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Air Defence Stations

Remains of the former Pinetree facility at Alsask, Saskatchewan.
David McLennan

Throughout the period of the Cold War, the province of Saskatchewan was home to a number of air defence radar stations. These were set up to protect North America from the threat of a nuclear attack by manned bombers from the Soviet Union (USSR).

Pinetree Radar Line. In 1951 the Canadian and American governments entered into an agreement to construct 44 strategically located radar stations to counter the Soviet air threat against North America. The system, known as the Pinetree Line, entered service in 1954. The radar stations were fully manual air defence systems with both aircraft control and early warning functions. Primarily built to defend the industrial heartland, most of these radar stations were located in eastern Canada and were manned by the United States Air Force (USAF). The Royal Canadian Air Force (RCAF) manned Saskatchewan’s three Pinetree radar sites: Alsask (1963-86), Dana (1964-87), and Yorkton (1963-86).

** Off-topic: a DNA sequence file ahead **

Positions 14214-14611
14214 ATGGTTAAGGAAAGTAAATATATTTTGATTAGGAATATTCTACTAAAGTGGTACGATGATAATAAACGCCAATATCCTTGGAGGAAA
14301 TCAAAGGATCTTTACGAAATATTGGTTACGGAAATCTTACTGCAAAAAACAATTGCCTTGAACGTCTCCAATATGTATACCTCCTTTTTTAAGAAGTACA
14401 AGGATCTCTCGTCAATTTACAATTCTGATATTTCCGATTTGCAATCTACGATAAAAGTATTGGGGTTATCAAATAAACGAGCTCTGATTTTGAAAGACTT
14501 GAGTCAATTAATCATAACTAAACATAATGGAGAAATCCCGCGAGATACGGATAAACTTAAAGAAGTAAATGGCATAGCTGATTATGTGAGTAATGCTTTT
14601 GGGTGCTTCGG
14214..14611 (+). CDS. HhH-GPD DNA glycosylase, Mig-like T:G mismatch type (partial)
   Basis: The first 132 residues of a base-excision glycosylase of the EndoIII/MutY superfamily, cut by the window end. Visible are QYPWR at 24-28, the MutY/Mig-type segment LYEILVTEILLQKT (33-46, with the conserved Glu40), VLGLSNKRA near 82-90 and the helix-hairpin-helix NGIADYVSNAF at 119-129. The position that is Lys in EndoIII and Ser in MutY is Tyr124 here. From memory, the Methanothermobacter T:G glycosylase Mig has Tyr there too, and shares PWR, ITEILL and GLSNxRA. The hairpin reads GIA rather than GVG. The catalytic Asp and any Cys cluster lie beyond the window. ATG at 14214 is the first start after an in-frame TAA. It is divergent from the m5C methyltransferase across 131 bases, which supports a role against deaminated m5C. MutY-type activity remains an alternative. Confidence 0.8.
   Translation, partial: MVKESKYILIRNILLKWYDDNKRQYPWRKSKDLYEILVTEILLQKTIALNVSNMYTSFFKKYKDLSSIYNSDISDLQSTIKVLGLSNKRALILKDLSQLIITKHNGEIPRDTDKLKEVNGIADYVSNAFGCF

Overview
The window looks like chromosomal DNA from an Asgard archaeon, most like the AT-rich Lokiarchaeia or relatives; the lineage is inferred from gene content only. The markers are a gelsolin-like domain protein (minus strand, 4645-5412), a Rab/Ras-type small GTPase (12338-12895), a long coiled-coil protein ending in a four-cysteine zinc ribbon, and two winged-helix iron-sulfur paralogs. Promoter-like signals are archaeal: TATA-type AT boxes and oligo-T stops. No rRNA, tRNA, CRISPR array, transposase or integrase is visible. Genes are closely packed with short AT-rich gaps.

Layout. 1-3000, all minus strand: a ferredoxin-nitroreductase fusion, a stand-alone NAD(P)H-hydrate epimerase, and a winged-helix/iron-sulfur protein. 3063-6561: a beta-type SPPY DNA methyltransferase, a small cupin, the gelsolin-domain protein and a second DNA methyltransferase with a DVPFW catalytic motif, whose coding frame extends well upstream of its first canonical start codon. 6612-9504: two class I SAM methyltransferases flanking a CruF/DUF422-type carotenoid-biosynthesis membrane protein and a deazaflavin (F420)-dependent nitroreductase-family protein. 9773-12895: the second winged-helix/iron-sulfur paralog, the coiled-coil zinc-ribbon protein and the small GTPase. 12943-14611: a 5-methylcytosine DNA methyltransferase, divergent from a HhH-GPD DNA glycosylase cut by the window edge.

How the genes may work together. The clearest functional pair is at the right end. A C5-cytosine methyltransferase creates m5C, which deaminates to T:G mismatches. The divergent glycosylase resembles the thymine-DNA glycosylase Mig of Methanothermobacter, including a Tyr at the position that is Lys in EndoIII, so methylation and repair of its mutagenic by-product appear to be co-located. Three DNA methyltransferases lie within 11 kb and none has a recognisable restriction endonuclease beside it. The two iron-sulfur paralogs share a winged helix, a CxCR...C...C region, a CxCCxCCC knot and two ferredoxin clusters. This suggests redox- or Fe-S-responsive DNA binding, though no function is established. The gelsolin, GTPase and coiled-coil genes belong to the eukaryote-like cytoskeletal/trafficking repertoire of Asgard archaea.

46 Radar Squadron, Yorkton. Construction for RCAF Station Yorkton (C-51), one of the last CADIN/Pinetree stations built, began in 1961 at a location approximately 14.5 miles northwest of the city of Yorkton. The site, declared operational on October 15, 1963, was a Long Range Radar (LRR) and Ground Air Transmitter Receiver (GATR) facility. 46 Radar Squadron became a self-accounting unit in January 1963. The station, known officially as 46 Radar Squadron Yorkton, initially reported to the Minot North America Air Defence Command (NORAD) Sector, part of the 29th NORAD Region. On May 15, 1963, 46 Radar began reporting to the Great Falls NORAD Sector. 46 Radar Squadron Yorkton was renamed Canadian Forces Station Yorkton on May 12, 1967. On October 17, 1968, CFS Yorkton began to report to Central NORAD Region through the 28th NORAD Division. In August 1984, Yorkton formed part of the Canada West Region Operation Control Centre (ROCC). The site continued in its long-range radar role until it ceased operations in December 1985. On August 1, 1986, the Minister of National Defence authorized the disbanding of a number of radar stations, including Yorkton.